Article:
It’s been a while since there’s been any news about ATSC 3.0, the so-called next generation broadcast standard. Despite a steady flow of positive PR from trade organizations, it seems the only news you hear from consumers is bad news.
Let’s recap just a little bit, before revealing the latest bit of frustration.
The long slog
The last time there was any positive news about ATSC 3.0 was way back in 2017. Back then, I reported that the FCC made a rule change that threw away decades of precedent. Historically, if you broadcast a TV signal in this country, every TV had to be able to receive it. That’s why we went through a massive converter box coupon program in the ’00s. However, in 2017 the FCC decided that test broadcasts of ATSC 3.0 could start up as long as the content was the same as it was on regular channels.
Very little happened with that other than a few cities setting up some test transmitters. 2020 was going to be the big breakout year for ATSC 3.0. Let’s just say 2020 had a different idea of what it was going to be. I hardly think I need to go into more detail than that.
As 2022 dawned, the ATSC 3.0 folks crowed about how this would be their year, and how more cities would be signing on. And, to be fair, more cities did sign on.
The Washington problem
Any real adoption of ATSC 3.0 will require an act of Congress and a long transition period. Broadcasting is different from things like Wi-Fi and Bluetooth because the airwaves used for broadcast are designated by Congress to serve the public.
To date there has been no talk of adopting ATSC 3.0 formally. None. This makes it pretty much impossible for the industry to make its deadline of full adoption by 2025. At this point you would have to think that 2030 is a much better number, if it’s going to happen at all.
And now, the good news (ha!)
XDA Developers report that it’s possible that every single ATSC 3.0 device in use today will become obsolete soon. Why? Because a big part of ATSC 3.0 is encryption. Those pesky content providers don’t want you making pristine digital copies of 4K content they send you over the air. So, the plan has always been to start encrypting broadcasts when the technology was ready. At the moment, all ATSC 3.0 broadcasts are unencrypted. None of the current reception equipment, whether TVs, receivers, or anything else, is set up to use encryption, because it wasn’t done being developed.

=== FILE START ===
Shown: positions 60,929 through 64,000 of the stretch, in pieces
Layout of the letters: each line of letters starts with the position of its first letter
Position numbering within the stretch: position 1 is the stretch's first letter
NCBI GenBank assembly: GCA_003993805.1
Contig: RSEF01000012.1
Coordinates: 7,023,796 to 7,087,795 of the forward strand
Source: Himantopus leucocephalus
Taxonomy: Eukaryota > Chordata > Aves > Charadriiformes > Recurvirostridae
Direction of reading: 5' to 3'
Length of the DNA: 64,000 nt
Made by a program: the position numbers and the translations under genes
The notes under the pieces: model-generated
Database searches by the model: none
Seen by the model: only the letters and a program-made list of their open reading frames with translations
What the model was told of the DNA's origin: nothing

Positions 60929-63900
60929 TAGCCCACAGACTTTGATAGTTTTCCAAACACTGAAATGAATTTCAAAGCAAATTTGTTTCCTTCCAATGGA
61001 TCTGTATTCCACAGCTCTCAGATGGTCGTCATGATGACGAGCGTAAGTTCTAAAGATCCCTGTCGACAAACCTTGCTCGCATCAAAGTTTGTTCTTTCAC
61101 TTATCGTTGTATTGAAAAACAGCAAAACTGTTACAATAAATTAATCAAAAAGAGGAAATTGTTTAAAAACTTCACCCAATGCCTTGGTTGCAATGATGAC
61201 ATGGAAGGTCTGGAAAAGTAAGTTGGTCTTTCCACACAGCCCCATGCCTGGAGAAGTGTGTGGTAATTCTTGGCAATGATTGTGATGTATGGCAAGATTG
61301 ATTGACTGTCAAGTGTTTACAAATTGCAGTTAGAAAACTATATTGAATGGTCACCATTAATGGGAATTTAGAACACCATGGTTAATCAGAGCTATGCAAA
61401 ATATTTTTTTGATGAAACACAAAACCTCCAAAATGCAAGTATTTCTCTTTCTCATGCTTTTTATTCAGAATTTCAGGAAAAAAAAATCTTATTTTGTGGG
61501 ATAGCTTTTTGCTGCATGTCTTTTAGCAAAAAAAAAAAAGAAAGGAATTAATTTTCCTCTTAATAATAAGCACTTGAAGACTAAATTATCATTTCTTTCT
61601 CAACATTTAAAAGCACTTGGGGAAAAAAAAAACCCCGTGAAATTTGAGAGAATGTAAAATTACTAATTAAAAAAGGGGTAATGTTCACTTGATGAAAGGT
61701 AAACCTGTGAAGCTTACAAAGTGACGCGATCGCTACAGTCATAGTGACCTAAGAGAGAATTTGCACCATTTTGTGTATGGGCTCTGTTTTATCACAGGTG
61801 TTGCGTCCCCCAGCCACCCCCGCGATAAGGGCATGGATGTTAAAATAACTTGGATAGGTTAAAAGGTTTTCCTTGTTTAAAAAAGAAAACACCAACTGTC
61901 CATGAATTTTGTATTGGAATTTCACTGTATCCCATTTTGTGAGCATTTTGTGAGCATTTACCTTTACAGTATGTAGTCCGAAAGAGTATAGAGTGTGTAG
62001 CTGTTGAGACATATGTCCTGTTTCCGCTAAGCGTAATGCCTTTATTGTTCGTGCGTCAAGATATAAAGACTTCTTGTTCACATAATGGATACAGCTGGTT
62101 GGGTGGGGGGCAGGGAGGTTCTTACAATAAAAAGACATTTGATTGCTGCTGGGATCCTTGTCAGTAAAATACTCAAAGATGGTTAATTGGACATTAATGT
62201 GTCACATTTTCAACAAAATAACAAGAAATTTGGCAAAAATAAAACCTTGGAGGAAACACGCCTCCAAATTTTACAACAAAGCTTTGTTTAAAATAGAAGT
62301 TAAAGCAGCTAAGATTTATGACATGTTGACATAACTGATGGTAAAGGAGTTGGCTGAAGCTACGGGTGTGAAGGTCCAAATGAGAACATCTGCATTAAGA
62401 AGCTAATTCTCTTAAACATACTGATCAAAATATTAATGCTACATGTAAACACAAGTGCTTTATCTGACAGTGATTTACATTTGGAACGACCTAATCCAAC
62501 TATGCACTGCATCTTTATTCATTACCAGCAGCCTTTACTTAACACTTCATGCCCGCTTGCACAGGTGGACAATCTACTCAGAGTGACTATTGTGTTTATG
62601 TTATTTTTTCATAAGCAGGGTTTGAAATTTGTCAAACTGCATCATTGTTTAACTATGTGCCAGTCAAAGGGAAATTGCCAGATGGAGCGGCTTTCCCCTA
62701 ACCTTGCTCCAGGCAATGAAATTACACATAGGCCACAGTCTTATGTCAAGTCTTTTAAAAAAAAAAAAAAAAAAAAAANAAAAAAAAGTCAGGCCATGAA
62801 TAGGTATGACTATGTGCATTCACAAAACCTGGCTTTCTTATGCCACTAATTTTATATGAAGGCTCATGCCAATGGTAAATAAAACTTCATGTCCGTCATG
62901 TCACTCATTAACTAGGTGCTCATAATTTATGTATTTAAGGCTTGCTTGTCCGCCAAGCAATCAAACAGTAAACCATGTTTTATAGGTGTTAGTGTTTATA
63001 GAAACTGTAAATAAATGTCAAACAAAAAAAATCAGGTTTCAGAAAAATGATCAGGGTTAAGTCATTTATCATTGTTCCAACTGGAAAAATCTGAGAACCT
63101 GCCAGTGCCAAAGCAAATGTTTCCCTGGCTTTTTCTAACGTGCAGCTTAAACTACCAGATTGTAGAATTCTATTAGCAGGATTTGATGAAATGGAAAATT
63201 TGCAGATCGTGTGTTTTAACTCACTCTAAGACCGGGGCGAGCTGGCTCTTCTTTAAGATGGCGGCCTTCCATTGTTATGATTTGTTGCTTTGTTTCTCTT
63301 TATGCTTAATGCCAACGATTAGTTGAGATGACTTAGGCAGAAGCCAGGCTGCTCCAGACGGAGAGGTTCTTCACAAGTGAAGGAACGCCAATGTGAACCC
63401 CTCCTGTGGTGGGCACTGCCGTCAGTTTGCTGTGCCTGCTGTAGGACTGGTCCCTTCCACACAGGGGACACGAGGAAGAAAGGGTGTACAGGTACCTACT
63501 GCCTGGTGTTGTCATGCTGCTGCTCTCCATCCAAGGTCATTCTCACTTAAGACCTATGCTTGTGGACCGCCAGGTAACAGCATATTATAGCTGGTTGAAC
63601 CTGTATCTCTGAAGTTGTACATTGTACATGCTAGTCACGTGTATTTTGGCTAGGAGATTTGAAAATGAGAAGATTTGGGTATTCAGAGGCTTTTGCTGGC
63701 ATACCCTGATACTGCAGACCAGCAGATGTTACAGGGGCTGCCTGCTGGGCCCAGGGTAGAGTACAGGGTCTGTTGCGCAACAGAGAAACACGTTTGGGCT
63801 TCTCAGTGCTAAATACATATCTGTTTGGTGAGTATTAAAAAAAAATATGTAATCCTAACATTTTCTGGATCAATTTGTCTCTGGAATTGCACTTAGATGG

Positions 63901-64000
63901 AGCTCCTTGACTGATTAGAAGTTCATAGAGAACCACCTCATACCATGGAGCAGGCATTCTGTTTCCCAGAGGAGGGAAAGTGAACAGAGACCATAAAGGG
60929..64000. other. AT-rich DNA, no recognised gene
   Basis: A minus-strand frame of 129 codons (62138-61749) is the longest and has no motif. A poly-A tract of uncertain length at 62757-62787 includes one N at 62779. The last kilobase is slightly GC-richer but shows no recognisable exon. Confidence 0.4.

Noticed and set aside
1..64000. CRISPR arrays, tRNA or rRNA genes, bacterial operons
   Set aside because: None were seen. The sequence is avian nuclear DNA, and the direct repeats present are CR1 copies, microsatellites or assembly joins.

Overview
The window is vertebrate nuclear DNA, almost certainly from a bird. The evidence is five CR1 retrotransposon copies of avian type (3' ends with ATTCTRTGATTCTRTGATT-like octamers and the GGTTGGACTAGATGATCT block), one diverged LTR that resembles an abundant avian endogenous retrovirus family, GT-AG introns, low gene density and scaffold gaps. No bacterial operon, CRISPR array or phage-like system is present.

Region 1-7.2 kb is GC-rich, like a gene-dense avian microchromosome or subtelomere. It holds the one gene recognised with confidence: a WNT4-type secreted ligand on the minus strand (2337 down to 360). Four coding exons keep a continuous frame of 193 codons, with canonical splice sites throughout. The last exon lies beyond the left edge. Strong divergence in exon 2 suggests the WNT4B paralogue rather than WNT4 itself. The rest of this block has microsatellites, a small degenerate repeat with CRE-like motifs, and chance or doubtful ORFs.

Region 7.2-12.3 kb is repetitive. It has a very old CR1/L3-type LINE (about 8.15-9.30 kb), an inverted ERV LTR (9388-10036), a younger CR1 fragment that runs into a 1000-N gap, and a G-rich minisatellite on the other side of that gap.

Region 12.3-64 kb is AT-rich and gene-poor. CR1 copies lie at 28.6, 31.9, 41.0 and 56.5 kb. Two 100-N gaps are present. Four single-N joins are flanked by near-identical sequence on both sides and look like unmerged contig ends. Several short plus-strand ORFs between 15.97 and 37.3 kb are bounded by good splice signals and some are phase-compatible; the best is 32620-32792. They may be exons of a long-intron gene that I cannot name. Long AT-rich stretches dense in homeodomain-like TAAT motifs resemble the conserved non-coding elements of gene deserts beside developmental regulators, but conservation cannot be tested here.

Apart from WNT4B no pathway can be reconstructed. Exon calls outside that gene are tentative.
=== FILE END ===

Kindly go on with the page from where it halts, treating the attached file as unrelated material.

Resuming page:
This means that as soon as ATSC 3.0 broadcasts start using encryption, sometime this year, every single piece of ATSC reception hardware could be permanently useless. At least one manufacturer has said that its tuners could not be upgraded to use encryption, and I have a feeling that’s an industry-wide problem.
I suppose the good news here is that there is so little ATSC 3.0 hardware out in the field that most people won’t be affected.
Not terribly surprising but…
Remember that ATSC 3.0 is still in the test phase. It’s not supposed to be there for regular folks to use. Still, a dedicated cadre of believers out there, the kind of folks that Solid Signal caters to, have invested serious money into ATSC 3.0. A typical receiver can run you well over $300.
Early adopters are used to expensive hardware becoming obsolete, of course. It’s nothing new. This isn’t even the worst instance. If you bought a first-generation flat TV for over $20,000, it didn’t support HD. If you bought one a few years later, it was plasma technology that burned images into the screen. The next generation of TVs didn’t support 1080 resolution. In each case, you ended up with an expensive boat anchor.
Cards on the table
Will we ever get ATSC 3.0 wide adoption? It’s beginning to look less likely. I’ve said before that if this is handled the wrong way it will just drive people away from antenna TV. Encrypting signals and making receivers expensive isn’t a good option for regular folks. Congress could step in like they did before and give folks money to buy converter boxes. But, let’s be honest here. Congress is a different place than it was in 2005, the last time this all happened. I just don’t see it working out this time.
ATSC 3.0 may simply end up being a dead end, like other TV technologies of the past. Or it may happen but be so late that the market barely notices. Either way, the news today isn’t helping.